Overview of the Complaints Process
Investigation of a complaint is often initiated by a letter of complaint; however, this is not always the case. An investigation may also be launched by a telephone call, a court judgment or an audit report.
The first step in an investigation is usually to seek an explanation and/or clarification from the member. Professional Responsibility Counsel requires the member’s response, detailing an account of the circumstances which resulted in the complaint, within 10 business days. This deadline has been extended to 30 days given the recent outbreak of COVID-19 and closure of offices. In addition, members are currently being encouraged to send all correspondence, via email, to Professional Responsibility Counsel. If the member needs an extension of this time to respond, they must contact Professional Responsibility Counsel to make a request. If a response is not forthcoming, the Law Society may initiate disciplinary proceedings on the member’s failure to reply. In such circumstances, Professional Responsibility Counsel may contact you directly for assistance in collecting a response from the member.
Once the member’s response is received, it will be evaluated by Professional Responsibility Counsel and, in most cases, a copy will be forwarded to the complainant for further comment. The complainant is then asked to respond within 14 days to avoid delays in the handling of the complaint. Professional Responsibility Counsel will then review all the materials and determine what, if any, further steps are required. In some cases, a third party may be contacted and/or searches conducted (ISC, Court Registries, etc.).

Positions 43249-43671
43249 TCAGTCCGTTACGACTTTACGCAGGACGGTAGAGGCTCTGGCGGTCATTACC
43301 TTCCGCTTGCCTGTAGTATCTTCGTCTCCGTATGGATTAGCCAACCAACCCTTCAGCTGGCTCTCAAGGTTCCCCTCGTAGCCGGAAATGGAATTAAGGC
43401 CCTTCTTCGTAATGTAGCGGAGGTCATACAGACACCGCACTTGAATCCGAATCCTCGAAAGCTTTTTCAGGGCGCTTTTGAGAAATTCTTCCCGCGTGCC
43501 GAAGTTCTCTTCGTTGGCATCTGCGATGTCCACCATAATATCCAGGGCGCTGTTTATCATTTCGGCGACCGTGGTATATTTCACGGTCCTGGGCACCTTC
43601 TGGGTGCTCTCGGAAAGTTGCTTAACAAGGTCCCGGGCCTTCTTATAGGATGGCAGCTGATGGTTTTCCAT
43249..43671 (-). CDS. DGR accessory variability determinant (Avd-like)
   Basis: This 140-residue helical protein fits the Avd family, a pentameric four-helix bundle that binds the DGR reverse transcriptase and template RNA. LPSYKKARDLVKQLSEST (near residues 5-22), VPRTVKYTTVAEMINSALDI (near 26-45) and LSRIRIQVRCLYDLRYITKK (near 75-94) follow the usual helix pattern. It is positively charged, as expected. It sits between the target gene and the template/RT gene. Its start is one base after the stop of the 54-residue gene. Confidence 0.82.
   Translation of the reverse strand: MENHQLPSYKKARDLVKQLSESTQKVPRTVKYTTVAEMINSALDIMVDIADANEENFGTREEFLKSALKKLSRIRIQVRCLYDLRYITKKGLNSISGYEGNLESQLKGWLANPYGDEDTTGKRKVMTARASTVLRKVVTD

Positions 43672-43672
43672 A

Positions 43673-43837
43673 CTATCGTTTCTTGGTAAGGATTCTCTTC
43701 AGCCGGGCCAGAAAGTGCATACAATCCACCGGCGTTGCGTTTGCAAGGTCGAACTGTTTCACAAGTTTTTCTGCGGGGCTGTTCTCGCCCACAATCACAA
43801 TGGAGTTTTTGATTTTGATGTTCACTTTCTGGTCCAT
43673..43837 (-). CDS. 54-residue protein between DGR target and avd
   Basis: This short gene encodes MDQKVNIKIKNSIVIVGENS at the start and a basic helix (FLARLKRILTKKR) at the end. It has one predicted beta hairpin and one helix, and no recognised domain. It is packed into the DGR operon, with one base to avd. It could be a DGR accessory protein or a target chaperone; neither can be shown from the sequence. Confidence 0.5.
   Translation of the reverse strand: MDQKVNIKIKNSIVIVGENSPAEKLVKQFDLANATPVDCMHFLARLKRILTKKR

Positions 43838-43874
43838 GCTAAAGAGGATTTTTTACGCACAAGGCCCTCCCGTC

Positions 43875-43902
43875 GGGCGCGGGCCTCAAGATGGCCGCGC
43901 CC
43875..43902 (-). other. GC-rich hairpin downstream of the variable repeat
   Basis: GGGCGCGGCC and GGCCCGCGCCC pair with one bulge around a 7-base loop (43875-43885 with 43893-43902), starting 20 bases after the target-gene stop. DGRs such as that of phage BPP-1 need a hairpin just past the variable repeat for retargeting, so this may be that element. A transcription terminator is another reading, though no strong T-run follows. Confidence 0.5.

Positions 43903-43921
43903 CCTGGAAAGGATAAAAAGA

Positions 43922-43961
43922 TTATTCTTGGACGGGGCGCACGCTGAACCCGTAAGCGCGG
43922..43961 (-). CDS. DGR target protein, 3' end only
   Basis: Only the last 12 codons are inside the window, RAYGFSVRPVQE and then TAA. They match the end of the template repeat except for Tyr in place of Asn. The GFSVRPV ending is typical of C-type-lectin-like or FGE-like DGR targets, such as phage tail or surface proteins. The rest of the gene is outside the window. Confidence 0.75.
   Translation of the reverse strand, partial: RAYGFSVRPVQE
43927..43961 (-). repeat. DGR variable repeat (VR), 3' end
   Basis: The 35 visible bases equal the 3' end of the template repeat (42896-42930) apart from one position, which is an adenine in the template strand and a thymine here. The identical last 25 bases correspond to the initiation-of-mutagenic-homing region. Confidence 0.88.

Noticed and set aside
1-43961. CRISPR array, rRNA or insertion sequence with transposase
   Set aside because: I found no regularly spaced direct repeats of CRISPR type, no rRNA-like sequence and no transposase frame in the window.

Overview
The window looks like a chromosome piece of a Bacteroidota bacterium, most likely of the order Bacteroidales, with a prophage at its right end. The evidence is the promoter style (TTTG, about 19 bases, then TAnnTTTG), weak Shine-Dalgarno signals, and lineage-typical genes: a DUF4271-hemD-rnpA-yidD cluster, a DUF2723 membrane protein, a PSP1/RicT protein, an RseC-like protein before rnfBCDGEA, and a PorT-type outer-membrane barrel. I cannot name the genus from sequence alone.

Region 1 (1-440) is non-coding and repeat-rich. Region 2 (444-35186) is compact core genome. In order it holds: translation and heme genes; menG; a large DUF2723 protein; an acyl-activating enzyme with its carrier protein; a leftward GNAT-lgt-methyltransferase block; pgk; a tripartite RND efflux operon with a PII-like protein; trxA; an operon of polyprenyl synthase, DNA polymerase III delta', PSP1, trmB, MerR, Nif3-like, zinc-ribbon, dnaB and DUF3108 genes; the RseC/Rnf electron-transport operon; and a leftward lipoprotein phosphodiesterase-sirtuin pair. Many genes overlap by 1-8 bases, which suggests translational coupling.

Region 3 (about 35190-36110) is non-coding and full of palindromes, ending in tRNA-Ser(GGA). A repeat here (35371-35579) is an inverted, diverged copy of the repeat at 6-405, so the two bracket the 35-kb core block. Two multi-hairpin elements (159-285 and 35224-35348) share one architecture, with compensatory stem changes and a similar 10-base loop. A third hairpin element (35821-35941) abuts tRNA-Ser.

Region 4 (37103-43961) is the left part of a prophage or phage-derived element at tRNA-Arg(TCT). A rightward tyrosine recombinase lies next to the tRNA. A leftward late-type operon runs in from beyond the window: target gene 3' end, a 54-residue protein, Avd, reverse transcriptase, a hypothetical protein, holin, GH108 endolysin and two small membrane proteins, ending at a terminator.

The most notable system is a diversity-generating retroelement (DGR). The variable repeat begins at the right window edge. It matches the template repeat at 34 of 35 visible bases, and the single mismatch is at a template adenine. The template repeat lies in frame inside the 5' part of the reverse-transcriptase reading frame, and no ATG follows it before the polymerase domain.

In some cases, the complaint may involve certain unfulfilled tasks or other problems which Professional Responsibility Counsel may attempt to resolve through informal mediation. The Law Society may take into consideration any attempts to resolve or rectify such issues when rendering their decision.
After the necessary information has been obtained and considered by the Law Society, Professional Responsibility Counsel will take one of the following courses of action:
(a) if the matter raises an issue of competence, a practice advisor may be appointed, and/or the matter may be referred to the Competency Committee;
(b) if the matter raises an issue of conduct potentially requiring discipline, the matter will be referred to the Conduct Investigation Committee; or
(c) if the matter does not raise an issue of competence or discipline, Counsel may:
(i) refer the matter to the Ethics Committee for determination of “grey area” ethical issues;
(ii) issue a formal caution, advising the Member as to future conduct; or
(iii) direct that no further action be taken in the circumstances.
Where Professional Responsibility Counsel decides to take no further action, the complainant has the opportunity to apply for review of that decision. The complaint file will then be forwarded to the Complainants’ Review Committee for review and direction.
As Designated Representative, you will receive a copy of any new complaint against a member of your firm, as well as copies of subsequent communications regarding the progress or outcomes in relation to that complaint.